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By Patrick (2007-03-13)Q: Without giving anything away, could you give your readers a taste of SHADOWPLAY?
It takes the stories in the first volume and deepens them. We find out more about what really exists BEHIND the world that the main characters knew -- what they thought was the truth. We also see a lot more of both the human world and the lands behind the Shadowline, and get to know some of the "bad guys" a lot better and learn why they're doing what they're doing. And there's monsters and stuff. (I always like monsters and stuff.)
Q: Authors often claim that the second volume of a trilogy is the most difficult one to write. Was it the case with SHADOWPLAY? Working on SHADOWMARCH was in all likelihood different from any of your previous writing endeavors for it started off as a web-based project. Was it more or less "business as usual" working on its sequel?
It was definitely difficult, because I had to do a lot of plotting and world-construction that would normally have been done during the first volume, but didn't because at the time (while it was an online serial) I was just making it up on the fly and writing for deadline. So in the second volume I was often figuring out answers for things I would normally have already known AS I WAS WRITING those things. Interesting. Not restful. But I think in the long run the odd origin will work, as most hurdles do, to make the story interesting and unique.
Q: What was the spark that generated the idea which drove you to write SHADOWMARCH and the rest of the series in the first place?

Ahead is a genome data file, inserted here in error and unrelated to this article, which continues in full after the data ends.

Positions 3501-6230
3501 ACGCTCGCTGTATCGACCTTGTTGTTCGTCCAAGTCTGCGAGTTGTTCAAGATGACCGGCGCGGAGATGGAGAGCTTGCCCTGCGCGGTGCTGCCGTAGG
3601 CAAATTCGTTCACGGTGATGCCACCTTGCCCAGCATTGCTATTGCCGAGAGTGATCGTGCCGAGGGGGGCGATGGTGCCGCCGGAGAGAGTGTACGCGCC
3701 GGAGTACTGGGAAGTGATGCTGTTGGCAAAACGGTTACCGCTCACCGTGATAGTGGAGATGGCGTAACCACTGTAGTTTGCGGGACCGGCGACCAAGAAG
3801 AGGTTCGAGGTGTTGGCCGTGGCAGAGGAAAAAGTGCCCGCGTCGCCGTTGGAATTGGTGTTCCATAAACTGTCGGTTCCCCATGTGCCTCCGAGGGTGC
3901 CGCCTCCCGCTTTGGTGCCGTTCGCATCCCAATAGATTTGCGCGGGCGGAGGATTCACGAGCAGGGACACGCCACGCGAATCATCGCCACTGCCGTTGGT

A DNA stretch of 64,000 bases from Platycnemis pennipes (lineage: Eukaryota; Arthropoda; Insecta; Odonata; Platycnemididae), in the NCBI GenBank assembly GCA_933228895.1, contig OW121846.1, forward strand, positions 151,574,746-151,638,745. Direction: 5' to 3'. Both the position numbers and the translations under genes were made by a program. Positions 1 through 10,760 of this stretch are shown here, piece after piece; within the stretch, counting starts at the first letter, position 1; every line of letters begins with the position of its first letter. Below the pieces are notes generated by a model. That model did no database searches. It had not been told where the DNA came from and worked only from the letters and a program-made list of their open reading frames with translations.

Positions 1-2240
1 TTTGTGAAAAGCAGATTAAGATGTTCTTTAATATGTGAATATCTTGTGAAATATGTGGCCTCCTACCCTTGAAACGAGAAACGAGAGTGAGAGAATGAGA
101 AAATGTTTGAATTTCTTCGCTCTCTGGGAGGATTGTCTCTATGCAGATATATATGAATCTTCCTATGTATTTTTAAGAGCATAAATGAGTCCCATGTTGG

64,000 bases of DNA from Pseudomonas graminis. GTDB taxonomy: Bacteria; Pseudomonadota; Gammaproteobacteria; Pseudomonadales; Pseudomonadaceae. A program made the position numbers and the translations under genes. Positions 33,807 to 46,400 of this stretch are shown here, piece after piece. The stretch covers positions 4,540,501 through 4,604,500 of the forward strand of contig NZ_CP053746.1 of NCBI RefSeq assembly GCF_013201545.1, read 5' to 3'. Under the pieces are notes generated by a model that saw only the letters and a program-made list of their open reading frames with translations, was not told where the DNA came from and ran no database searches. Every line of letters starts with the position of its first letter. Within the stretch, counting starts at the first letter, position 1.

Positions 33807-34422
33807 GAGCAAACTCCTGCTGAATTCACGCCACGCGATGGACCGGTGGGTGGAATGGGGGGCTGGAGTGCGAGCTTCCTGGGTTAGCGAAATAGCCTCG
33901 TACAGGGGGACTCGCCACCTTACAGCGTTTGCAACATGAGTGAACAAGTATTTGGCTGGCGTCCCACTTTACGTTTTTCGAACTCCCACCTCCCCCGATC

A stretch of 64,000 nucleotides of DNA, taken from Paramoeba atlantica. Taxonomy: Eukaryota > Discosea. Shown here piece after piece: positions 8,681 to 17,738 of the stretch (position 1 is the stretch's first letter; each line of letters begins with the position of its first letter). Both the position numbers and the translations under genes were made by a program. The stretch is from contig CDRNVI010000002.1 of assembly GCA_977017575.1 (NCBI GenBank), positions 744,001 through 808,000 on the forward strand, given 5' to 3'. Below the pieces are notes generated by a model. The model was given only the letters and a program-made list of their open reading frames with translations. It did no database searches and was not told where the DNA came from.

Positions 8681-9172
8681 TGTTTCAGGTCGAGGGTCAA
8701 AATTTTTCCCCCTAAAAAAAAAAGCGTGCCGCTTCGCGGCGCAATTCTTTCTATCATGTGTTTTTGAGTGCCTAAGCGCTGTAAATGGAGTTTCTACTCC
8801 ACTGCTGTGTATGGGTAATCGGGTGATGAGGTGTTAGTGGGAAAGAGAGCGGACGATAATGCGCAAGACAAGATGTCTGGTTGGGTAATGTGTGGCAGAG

Way back when -- and I mean WAY back, like mid-90s -- I had some talk with artists Roger Dean and Mike Kaluta about working on a fantasy film. That never happened, but I started thinking the genre was better suited for episodic television, since one of fantasy's glories is extensive worldbuilding, something you can do a lot better over 26 episodes or whatever than in a 2 hour movie. So I began to construct a story that would mostly be based in a single location. I never managed to make it happen as a television show, but I became interested in the characters and the setting and wanted to do something with it, so I made SHADOWMARCH first an online project, then a book.
Q: Have the plotlines diverged much since you began writing the series, or did you have the entire plot more or less figured out from the very beginning? Were any characters added or further fleshed out beyond your original intention? Have you made any changes to your initial plans during the course of the writing of the series?
Yes, yes, and yes. I had some general ideas, some of which are still in play, for the overall story, but I didn't think much beyond what's become the first volume precisely because I didn't want to lose the air of spontaneity -- otherwise, why bother to publish online as you write. I'd like to say I always know everything that's going to happen in my books, but I find that although I need to know a lot of the ending, and lots of highlights, I also need to discover things along the way. That's what makes books more than simply plot, at least for me.
Q: Were there any perceived conventions of the fantasy genre which you wanted to twist or break when you set out to write SHADOWMARCH and its sequel? What about Memory, Sorrow, and Thorn?
Not so much break conventions as to take what I'd learned in the past fifteen or twenty years of writing and apply it to another epic fantasy. I'm not really an iconoclast so much as a BENDER of icons and expectations. I like to create an unconscious dialogue with the readers who are trying to outthink me. It's like being a baseball pitcher: even if you have great stuff, a blazing fastball and a vicious curve, you still do best against professional hitters if you also change speeds a lot on those pitches and mix them up -- deliver them at unexpected moments. Fantasy readers tend to read, well, a lot of fantasy fiction. I like to use that against them and keep them off-balance. (It also works for readers who aren't as deeply into the genre, but they may not realize what's happening to them.)